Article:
STYLE: GARDENS : Disorder in the Court
Today’s boldest gardens are often highly structured yet explosive, using order as a backdrop for lively chaos. Artist Nancy A. Kintisch of Atwater Village found that this approach suited her Moroccan-style house. From street to doorway, the grounds of her little 1920s castle combine the control of Islamic design with the unruliness of an English cottage plot.
A painter, muralist and tile artist, Kintisch applied color and form like brushstrokes. Low walls enlarged the planting area and defined the sloping lot. Alphonse Karr bamboo and eucalyptus-wood gates (by landscape designer Frank Perrino) provide privacy. The front path, inlaid with tile, suggests a Persian carpet surrounding a rosette of rosemary. The four beds teem with blooms: antique and David Austin roses, daylilies, hollyhocks, poppies and a host of others.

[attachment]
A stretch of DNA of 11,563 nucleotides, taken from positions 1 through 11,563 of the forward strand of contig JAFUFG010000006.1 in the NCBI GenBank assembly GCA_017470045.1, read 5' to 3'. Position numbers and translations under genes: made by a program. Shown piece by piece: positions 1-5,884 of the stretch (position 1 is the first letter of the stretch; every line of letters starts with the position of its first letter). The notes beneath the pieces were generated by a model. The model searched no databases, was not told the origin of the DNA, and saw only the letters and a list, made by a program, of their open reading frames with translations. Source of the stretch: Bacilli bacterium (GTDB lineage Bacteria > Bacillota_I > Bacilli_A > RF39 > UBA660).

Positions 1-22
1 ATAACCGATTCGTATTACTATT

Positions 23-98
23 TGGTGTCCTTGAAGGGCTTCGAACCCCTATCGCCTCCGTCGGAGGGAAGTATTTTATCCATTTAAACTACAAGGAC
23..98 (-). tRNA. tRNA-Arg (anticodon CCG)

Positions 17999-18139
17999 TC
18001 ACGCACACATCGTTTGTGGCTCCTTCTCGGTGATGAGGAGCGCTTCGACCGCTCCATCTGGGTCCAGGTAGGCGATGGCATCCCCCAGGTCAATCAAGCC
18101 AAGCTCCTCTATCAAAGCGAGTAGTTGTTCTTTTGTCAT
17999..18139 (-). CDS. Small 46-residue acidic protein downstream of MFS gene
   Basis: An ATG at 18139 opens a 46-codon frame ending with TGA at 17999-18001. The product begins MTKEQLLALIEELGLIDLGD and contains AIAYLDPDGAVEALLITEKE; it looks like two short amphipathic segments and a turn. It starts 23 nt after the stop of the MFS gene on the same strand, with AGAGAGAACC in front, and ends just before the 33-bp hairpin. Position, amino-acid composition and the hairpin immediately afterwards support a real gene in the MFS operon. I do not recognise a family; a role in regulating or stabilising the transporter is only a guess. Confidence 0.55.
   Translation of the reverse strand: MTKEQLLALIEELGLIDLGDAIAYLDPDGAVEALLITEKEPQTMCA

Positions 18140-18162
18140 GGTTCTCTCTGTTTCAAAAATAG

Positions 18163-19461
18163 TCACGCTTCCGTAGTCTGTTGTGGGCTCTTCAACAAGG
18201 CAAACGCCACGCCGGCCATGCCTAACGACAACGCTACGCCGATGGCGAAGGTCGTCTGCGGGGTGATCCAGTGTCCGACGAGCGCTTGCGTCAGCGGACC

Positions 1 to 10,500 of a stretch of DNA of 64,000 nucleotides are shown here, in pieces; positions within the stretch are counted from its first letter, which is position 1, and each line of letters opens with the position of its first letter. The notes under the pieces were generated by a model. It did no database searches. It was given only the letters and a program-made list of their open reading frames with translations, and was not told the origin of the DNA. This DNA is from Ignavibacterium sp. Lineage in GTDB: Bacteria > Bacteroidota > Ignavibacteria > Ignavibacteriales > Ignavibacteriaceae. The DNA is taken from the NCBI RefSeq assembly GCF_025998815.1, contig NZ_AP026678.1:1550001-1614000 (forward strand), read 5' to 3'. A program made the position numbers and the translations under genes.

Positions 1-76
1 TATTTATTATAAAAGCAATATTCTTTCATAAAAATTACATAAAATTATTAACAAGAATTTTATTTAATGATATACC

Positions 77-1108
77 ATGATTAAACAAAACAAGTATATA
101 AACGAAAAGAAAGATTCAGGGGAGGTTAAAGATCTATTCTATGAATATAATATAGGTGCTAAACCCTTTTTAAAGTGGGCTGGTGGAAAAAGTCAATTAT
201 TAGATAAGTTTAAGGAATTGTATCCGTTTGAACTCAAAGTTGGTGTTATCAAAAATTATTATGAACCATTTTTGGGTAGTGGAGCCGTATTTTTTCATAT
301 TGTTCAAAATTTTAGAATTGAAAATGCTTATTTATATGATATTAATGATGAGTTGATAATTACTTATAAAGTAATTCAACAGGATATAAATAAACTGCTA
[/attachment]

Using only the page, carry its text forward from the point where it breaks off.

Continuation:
As it climbs the front steps into the entry court, Kintisch’s tilework intensifies. Its antic, random pattern of Mexican pavers and handmade ceramic tiles by Peter King and Marni Jaime of Pensacola, Fla., links the garden to the home’s interior. “In this tiny house,” Kintisch says, “there’s great attention to detail. The garden had to match that.”